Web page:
Types of Upholstery Leather and their Finishes

Pigmented leather

  1. Pigmented (Urethane Finish Coated) includes full grain and corrected grain. This is by far the most durable upholstery leather due to a more substantial urethane finish coat, which not only reduces the risk of soiling being absorbed into the leather, but also makes cleaning and maintenance much easier. This finish is available in both full grain and corrected grain and is recommended for everyday use situations in both domestic, commercial and vehicle applications.

Semi-Aniline leather

  1.  Semi – Aniline – this has a light urethane finish coat. This very soft feeling leather is dyed with aniline dyes. The leather is then treated with a thin urethane coating to assist in wearability and maintenance. Semi-Aniline is situated between pigmented and aniline for wearability.


Variations to the above leathers:

  • Full grain pigmented leather


The grain surface is left intact before applying the surface coating.

  • Corrected grain pigmented leather

The grain surface is abraded to remove imperfections before the surface coating is applied. A decorative grain pattern is then embossed into the surface.

  • Finished split leather


The middle or lower section of a hide with a polymer coating applied and embossed to mimic a grain leather. Finished splits should only be used in low stress applications because they are weaker than grain leather.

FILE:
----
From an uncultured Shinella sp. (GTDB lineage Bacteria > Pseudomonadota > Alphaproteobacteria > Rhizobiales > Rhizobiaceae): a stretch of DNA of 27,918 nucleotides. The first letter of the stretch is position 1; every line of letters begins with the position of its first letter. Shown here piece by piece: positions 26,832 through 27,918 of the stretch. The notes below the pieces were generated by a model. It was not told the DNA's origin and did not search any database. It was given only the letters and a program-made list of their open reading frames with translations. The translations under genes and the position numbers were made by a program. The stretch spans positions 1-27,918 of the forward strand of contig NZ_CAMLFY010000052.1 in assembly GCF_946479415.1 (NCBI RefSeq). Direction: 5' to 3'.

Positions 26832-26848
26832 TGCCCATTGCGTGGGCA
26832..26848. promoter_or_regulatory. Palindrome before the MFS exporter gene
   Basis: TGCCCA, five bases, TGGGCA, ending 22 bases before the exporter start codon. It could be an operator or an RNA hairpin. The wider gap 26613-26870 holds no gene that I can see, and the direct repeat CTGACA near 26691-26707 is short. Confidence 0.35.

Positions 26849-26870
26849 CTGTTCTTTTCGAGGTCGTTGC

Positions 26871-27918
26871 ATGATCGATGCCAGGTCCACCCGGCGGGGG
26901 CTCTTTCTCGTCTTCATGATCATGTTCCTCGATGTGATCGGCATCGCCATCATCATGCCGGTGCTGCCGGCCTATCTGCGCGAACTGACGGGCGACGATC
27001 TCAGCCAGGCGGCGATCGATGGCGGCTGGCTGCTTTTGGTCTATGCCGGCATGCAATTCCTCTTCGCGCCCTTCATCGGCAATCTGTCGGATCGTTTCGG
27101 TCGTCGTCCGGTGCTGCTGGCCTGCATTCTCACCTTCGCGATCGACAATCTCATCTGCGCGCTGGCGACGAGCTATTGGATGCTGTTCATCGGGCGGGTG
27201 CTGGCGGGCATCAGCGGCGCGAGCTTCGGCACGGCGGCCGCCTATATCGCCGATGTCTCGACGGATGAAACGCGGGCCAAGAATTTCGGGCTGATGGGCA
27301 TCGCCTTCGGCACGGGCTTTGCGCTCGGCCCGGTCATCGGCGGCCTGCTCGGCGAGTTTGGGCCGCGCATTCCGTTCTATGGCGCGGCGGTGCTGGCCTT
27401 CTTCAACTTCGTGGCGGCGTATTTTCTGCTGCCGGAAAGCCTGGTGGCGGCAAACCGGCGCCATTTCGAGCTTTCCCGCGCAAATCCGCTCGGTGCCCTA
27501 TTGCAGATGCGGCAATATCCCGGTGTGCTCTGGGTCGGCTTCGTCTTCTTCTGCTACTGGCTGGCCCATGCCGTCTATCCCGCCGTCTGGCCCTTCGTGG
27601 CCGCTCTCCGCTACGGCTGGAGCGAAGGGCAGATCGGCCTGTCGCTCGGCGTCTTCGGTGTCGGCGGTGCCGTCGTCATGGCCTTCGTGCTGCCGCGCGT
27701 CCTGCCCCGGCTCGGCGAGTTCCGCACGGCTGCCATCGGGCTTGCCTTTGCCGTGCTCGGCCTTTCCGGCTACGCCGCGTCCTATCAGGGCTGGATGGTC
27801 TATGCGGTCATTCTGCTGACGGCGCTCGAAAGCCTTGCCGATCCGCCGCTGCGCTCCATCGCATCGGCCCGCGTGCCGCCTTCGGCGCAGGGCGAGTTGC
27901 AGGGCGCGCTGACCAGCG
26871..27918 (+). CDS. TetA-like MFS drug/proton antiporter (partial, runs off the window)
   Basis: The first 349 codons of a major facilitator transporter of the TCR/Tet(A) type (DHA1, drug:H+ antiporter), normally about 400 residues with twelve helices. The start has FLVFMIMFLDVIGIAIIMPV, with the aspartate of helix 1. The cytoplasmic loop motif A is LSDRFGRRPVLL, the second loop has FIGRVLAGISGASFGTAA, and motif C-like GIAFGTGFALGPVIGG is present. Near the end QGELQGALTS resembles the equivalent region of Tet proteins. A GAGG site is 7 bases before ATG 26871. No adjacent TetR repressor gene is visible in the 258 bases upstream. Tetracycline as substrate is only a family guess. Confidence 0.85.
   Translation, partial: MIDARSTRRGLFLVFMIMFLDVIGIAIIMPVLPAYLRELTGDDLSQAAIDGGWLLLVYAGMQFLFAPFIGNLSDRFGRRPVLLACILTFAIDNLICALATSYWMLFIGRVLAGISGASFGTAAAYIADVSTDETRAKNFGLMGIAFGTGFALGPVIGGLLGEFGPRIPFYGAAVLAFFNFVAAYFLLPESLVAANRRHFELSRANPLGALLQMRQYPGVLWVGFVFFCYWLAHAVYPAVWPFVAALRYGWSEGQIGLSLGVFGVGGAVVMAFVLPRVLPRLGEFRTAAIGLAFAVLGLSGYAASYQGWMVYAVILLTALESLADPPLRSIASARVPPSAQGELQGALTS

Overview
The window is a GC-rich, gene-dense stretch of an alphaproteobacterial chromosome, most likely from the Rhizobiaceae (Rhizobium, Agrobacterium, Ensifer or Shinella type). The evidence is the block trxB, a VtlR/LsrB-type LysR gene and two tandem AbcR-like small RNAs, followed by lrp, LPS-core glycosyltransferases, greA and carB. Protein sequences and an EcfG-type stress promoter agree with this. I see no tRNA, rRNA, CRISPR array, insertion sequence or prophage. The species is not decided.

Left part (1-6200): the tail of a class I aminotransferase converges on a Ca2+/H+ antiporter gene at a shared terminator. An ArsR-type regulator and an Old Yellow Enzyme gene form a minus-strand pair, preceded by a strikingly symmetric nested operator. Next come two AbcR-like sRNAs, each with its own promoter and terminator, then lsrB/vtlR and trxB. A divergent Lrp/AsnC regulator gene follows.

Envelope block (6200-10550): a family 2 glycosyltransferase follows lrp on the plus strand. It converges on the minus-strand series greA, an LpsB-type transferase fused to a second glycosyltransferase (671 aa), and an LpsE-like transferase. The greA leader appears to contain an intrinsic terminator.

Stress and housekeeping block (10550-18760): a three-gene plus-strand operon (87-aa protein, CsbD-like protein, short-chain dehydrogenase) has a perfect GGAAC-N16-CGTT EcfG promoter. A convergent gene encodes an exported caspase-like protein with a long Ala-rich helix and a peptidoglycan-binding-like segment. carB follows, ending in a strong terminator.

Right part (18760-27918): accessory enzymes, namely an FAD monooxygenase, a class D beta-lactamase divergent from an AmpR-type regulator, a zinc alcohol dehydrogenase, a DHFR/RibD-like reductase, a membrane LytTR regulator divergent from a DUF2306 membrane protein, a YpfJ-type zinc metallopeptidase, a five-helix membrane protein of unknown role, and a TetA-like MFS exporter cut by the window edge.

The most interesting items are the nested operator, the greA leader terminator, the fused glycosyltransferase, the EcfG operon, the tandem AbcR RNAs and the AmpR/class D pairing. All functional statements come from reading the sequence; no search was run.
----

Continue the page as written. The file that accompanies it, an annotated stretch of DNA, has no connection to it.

•  Aniline leather


Aniline leather is the most natural looking but is less resistance to soiling.  Aniline leathers have been dyed with aniline dyes but do not have a protective urethane finish coat. This leather is very soft with a natural looking appearance. There are two forms of this leather one is a full grain leather and the other has been further processed to produce a nap on the surface known as Nubuck.

  •  Nubuck

Is a soft luxurious feeling leather coloured with penetrating aniline dyes but has no protective urethane finish coat making them more difficult to maintain and they are more susceptible to fading. Nubuck has been lightly abraded on the grain surface to create a velvety finish or nap.

  • Sueded

Is the same process as Nubuck where the surface is lightly abraded to create a nap but is not as fine due to the fact that they use split leather for suede thus the fibre structure is looser.

  • Waxed 

This leather does not have a urethane protective finish coat but is impregnated from the top surface with wax to assist in reducing absorption into the leather. Waxed leather is designed to give an antiqued worn appearance. This leather type is susceptible to scratching, fading and will take on a worn appearance in time.

  •  Pull-up/Oiled Leather

These soft unfinished leathers are slightly oiled from the underside of the leather with fat liquors and oils to achieve a unique natural appearance and feel. This leather type is also susceptible to scratching, fading and will take on a worn appearance in time.

  • Antiqued

This finish can be achieved in various ways either by a contrasting finish coat being applied unevenly with a sponging technique or by a rub-off method which is usually used on Chesterfield or buttoned leather whereby the leather is not given a finish coat until after the lounge is manufactured thus leaving the buttoned areas slightly darker.

  • Bicast Leather

This leather type has had a sheet of Polyurethane (PU) pressed onto the surface of the leather to give the leather a stiffer less pliable feel and generally a glossier look. This leather is also known as laminated leather.